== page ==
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Beginner Triathlete Case Study: Struggling With The Swim

  • By T.J. Murphy
  • Published Feb 26, 2013
  • Updated Mar 5, 2013 at 2:35 PM UTC

Over the next few days we’ll profile four newbie triathletes who’ve faced some of the most common challenges when just getting started in the sport. Let their rookie mistakes—and our expert-sourced solutions—give you a competitive edge, no matter your racing level.

Newbie Case Study #1
Chrissy Laughlin, 35, Carlsbad, Calif.

Needing a little jump-start in the fitness motivation department, the mother of two boys, ages 10 and 20, set her sights on her first triathlon—the all-women SheRox sprint race in San Diego last October—and partnered up with a friend to tackle the training, a departure from her roller derby squad and indoor soccer league.

Biggest challenge: Despite her background as a surfer, the swim training presented the toughest obstacle. “I find that swimming is a discipline where technique really counts, and not having an experienced swimmer to help me with that was difficult,” she says. And while carving out the time to train was difficult, the bigger concern was learning how to train—identifying areas of focus and how to structure the big-picture plan.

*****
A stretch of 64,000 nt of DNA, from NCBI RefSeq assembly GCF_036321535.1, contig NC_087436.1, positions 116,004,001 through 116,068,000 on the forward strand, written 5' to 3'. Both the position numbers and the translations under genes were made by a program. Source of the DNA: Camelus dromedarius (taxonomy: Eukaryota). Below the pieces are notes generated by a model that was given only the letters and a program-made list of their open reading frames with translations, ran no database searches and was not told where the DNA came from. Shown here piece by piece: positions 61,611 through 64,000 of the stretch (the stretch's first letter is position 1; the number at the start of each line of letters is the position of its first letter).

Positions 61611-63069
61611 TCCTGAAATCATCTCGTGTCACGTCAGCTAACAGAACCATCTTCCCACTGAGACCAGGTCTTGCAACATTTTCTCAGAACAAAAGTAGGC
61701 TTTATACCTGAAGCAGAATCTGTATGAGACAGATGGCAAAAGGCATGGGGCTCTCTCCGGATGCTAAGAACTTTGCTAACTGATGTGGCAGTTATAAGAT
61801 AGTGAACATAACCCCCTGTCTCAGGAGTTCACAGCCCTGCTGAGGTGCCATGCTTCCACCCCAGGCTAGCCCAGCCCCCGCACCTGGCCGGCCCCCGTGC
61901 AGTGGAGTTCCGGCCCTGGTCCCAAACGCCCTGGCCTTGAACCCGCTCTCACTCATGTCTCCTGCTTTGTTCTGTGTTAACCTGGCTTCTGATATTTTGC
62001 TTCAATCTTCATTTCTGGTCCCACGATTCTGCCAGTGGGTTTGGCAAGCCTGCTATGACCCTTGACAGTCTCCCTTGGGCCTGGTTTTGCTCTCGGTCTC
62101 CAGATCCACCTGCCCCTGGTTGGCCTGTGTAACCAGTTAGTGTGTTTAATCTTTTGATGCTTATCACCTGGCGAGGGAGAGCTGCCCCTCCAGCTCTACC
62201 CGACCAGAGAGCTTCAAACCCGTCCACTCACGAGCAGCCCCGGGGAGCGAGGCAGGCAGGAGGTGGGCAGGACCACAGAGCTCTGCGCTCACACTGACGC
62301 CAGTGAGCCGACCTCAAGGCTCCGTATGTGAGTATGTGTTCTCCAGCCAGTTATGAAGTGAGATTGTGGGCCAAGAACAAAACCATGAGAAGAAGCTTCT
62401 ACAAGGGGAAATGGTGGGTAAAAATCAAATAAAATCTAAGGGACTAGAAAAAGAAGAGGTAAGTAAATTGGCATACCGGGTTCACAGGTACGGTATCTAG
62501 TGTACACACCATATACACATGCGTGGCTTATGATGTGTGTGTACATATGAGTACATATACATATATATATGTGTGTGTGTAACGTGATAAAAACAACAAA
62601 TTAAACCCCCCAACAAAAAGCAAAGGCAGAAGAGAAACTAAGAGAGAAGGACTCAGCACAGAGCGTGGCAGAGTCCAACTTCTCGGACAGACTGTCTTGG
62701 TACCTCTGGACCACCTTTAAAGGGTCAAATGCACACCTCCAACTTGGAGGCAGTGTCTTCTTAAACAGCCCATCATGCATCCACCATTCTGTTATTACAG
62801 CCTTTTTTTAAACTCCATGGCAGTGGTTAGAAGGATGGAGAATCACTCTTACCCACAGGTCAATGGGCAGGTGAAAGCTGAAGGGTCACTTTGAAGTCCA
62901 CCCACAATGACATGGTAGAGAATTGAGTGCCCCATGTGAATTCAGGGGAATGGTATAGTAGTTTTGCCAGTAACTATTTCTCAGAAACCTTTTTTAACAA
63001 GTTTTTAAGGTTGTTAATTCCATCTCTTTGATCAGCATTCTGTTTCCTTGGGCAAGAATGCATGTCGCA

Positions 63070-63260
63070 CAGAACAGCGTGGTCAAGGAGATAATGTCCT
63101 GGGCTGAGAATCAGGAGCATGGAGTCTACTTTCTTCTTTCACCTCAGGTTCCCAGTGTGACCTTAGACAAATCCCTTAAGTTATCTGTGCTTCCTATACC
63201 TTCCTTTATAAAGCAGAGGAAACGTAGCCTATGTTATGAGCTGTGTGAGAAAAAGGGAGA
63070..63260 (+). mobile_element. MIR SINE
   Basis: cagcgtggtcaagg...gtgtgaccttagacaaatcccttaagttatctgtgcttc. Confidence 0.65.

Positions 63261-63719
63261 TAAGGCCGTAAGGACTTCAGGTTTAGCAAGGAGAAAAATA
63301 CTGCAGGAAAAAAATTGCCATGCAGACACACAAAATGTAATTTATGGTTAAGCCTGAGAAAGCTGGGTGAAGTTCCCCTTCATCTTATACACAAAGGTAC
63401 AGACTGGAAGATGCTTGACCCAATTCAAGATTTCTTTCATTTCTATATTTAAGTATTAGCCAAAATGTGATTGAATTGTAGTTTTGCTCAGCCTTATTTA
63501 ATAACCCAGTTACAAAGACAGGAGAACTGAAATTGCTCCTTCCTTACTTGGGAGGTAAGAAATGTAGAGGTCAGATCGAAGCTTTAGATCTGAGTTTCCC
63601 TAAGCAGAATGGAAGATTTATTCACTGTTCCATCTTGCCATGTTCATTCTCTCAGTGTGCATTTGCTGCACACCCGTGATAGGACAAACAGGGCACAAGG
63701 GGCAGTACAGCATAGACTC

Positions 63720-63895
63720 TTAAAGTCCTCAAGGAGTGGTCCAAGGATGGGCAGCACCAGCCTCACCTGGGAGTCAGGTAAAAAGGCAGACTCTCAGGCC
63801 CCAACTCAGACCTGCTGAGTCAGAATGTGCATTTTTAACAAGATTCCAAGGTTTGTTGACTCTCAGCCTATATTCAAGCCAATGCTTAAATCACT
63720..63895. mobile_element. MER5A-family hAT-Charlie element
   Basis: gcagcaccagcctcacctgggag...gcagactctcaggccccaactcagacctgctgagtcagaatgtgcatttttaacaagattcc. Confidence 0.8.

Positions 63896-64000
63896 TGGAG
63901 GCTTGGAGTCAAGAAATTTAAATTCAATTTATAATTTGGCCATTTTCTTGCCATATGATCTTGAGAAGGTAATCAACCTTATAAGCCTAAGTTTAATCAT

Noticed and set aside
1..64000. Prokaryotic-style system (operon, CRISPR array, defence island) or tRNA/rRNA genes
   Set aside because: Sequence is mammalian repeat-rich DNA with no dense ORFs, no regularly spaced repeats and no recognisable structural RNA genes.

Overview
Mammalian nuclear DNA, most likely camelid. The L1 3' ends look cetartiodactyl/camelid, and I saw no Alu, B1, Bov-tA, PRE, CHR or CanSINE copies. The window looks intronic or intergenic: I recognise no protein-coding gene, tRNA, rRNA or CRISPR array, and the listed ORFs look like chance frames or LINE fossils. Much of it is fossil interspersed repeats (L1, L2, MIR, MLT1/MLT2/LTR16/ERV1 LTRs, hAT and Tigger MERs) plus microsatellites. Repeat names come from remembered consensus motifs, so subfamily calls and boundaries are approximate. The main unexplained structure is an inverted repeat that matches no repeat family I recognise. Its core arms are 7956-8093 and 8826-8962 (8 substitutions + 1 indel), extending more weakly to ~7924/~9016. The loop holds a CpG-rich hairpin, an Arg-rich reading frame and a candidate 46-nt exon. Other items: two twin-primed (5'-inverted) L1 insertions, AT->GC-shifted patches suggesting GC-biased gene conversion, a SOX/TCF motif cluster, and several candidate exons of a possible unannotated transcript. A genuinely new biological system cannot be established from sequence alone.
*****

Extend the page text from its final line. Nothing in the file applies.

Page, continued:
Sidestep it: Beginners should keep their training simple and efficient, says coach and former pro Jimmy Riccitello. “Your initial training bouts should be very short: 15-30 minutes for runs and 20-40 minutes for rides,” says Riccitello. “Interval training is not necessary in order to finish a sprint triathlon, but if you’ve been doing some in one or more of the disciplines (spin classes, for example), simply insert that training session where a workout is scheduled.” He’s also a fan of indoor cycling classes: “They’re easy, effective and they take you out of your comfort zone, which will lead to improved fitness and your ultimate goal of finishing your sprint triathlon.”

When it comes to the swim, if you don’t have access to someone with the know-how to guide you through the technical nuances, Riccitello advises athletes to look for a Masters swim team in their area. One-on-one time can be hard to come by at Masters practice, but if you let the coach know that you’re very open to pointers, he or she will usually take time to give you some help with your stroke. “Your fellow swimmers are also often very helpful with regard to technique tips,” he adds.

RELATED: FAQs From Beginner Triathletes

FILED UNDER: Getting Started / Training TAGS:

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